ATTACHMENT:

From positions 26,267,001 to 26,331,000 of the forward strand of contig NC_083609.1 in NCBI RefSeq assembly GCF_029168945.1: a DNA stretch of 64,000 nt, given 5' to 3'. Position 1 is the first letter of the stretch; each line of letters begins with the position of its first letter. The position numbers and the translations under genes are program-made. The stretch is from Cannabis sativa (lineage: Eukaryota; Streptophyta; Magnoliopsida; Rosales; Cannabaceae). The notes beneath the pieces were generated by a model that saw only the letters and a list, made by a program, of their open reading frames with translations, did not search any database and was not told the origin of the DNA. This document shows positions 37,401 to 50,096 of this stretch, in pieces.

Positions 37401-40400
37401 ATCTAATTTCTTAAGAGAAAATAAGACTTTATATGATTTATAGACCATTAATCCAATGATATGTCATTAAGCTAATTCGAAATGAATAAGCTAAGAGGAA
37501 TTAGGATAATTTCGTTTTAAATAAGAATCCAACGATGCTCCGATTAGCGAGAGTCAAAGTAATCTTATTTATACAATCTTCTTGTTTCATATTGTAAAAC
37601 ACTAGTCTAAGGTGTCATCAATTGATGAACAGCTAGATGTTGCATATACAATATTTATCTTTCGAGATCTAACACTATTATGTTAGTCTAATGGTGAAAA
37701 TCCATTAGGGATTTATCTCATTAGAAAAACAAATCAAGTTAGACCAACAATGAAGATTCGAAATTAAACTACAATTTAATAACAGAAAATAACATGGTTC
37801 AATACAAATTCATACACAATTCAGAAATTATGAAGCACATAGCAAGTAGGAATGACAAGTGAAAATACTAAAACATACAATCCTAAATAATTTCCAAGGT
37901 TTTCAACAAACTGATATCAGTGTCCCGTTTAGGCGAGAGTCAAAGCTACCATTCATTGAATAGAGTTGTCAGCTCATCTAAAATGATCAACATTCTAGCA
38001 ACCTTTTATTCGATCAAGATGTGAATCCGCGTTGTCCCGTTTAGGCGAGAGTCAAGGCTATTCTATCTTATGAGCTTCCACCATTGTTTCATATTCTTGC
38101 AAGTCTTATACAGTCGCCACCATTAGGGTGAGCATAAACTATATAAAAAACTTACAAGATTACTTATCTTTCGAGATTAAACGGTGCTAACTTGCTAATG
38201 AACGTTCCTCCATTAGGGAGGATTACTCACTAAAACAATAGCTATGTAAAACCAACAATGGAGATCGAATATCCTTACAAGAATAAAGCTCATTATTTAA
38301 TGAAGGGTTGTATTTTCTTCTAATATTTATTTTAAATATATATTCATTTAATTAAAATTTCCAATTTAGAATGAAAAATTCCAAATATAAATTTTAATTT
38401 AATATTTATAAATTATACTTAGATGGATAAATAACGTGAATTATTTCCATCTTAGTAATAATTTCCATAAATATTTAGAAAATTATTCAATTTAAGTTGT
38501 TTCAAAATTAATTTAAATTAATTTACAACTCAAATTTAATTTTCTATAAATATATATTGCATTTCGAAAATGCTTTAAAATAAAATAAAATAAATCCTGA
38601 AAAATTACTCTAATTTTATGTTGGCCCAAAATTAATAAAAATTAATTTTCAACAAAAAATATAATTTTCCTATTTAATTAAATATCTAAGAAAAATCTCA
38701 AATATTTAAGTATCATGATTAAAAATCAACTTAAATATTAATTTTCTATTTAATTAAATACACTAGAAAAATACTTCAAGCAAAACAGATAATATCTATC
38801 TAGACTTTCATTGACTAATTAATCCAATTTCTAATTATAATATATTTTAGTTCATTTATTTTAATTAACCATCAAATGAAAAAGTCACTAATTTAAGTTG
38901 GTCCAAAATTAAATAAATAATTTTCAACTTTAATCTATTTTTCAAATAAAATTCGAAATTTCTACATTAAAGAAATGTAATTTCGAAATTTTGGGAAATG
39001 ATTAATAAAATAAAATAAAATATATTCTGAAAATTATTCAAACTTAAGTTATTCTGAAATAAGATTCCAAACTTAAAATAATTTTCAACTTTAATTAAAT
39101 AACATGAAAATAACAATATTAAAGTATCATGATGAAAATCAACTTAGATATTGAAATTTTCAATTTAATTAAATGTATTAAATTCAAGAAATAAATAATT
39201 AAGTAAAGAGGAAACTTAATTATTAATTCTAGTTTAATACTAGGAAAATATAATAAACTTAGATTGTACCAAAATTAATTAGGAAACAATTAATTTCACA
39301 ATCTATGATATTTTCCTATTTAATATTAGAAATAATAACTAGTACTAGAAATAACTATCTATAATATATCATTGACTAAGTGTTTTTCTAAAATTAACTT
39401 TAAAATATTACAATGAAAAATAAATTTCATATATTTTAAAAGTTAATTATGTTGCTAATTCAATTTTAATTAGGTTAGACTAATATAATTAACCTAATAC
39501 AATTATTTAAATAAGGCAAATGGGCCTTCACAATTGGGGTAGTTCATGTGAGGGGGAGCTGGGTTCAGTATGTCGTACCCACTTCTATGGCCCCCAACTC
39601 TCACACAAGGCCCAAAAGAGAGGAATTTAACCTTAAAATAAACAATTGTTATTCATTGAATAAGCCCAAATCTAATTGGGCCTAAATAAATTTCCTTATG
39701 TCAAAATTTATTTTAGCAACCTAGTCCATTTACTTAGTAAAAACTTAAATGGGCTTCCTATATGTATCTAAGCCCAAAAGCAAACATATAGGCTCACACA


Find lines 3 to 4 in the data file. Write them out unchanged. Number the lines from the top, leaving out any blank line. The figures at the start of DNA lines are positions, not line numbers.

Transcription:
37401 ATCTAATTTCTTAAGAGAAAATAAGACTTTATATGATTTATAGACCATTAATCCAATGATATGTCATTAAGCTAATTCGAAATGAATAAGCTAAGAGGAA
37501 TTAGGATAATTTCGTTTTAAATAAGAATCCAACGATGCTCCGATTAGCGAGAGTCAAAGTAATCTTATTTATACAATCTTCTTGTTTCATATTGTAAAAC